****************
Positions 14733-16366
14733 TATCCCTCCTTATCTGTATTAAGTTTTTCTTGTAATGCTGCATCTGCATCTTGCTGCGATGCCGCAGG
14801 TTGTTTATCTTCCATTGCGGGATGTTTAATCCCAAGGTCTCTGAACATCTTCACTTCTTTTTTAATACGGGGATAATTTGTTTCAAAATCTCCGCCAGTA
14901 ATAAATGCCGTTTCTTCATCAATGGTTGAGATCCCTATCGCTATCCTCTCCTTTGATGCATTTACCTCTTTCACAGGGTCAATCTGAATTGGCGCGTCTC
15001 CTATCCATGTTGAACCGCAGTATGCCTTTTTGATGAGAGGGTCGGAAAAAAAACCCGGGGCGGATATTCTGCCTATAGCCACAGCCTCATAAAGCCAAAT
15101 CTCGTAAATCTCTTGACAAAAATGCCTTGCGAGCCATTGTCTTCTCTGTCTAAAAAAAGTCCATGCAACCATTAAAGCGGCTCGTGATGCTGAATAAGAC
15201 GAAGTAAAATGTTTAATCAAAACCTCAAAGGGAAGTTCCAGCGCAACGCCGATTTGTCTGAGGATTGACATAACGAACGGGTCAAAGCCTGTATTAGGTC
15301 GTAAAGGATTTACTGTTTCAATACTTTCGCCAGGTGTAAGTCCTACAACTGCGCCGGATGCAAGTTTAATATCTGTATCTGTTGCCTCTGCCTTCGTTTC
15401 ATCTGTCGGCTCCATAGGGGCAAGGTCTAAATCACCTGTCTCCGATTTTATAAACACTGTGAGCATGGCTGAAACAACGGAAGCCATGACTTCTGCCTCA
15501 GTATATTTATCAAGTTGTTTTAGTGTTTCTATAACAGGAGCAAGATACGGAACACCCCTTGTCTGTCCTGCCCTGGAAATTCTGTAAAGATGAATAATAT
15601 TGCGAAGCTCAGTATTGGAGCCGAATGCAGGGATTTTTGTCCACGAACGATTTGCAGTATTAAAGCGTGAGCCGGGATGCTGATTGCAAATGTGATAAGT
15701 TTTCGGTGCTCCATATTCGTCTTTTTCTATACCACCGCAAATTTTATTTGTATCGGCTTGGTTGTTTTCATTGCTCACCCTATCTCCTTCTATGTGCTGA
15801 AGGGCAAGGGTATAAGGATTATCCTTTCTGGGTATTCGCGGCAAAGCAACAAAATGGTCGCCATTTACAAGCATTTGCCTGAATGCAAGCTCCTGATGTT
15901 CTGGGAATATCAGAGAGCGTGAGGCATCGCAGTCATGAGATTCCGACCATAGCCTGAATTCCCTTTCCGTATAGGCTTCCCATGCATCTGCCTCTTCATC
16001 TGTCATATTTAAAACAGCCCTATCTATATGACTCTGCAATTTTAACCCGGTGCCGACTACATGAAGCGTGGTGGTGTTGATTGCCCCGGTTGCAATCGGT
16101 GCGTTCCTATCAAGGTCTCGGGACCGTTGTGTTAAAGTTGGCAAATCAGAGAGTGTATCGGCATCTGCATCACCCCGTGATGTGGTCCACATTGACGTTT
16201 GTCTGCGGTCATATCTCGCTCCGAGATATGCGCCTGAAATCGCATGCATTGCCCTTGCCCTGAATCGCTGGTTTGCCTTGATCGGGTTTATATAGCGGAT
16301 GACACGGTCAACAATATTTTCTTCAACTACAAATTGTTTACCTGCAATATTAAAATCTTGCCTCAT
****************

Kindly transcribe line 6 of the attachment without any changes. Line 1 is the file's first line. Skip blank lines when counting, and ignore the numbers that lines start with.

15101 CTCGTAAATCTCTTGACAAAAATGCCTTGCGAGCCATTGTCTTCTCTGTCTAAAAAAAGTCCATGCAACCATTAAAGCGGCTCGTGATGCTGAATAAGAC